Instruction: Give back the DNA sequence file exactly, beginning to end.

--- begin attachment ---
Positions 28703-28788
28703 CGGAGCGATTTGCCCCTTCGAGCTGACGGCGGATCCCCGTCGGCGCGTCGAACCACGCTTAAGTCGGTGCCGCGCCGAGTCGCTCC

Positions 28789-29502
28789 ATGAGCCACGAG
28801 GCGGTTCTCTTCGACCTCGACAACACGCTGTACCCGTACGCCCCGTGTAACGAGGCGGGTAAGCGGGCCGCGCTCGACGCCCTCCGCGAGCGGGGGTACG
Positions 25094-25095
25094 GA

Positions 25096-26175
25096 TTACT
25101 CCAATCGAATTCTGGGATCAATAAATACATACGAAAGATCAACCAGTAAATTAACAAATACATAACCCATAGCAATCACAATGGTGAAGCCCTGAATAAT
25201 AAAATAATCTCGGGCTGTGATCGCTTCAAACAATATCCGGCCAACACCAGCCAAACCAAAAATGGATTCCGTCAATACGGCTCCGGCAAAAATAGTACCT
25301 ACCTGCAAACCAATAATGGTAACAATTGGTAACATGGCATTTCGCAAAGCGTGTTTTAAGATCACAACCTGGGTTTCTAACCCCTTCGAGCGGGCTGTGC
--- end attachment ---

Positions 28703-28788
28703 CGGAGCGATTTGCCCCTTCGAGCTGACGGCGGATCCCCGTCGGCGCGTCGAACCACGCTTAAGTCGGTGCCGCGCCGAGTCGCTCC

Positions 28789-29502
28789 ATGAGCCACGAG
28801 GCGGTTCTCTTCGACCTCGACAACACGCTGTACCCGTACGCCCCGTGTAACGAGGCGGGTAAGCGGGCCGCGCTCGACGCCCTCCGCGAGCGGGGGTACG
Positions 25094-25095
25094 GA

Positions 25096-26175
25096 TTACT
25101 CCAATCGAATTCTGGGATCAATAAATACATACGAAAGATCAACCAGTAAATTAACAAATACATAACCCATAGCAATCACAATGGTGAAGCCCTGAATAAT
25201 AAAATAATCTCGGGCTGTGATCGCTTCAAACAATATCCGGCCAACACCAGCCAAACCAAAAATGGATTCCGTCAATACGGCTCCGGCAAAAATAGTACCT
25301 ACCTGCAAACCAATAATGGTAACAATTGGTAACATGGCATTTCGCAAAGCGTGTTTTAAGATCACAACCTGGGTTTCTAACCCCTTCGAGCGGGCTGTGC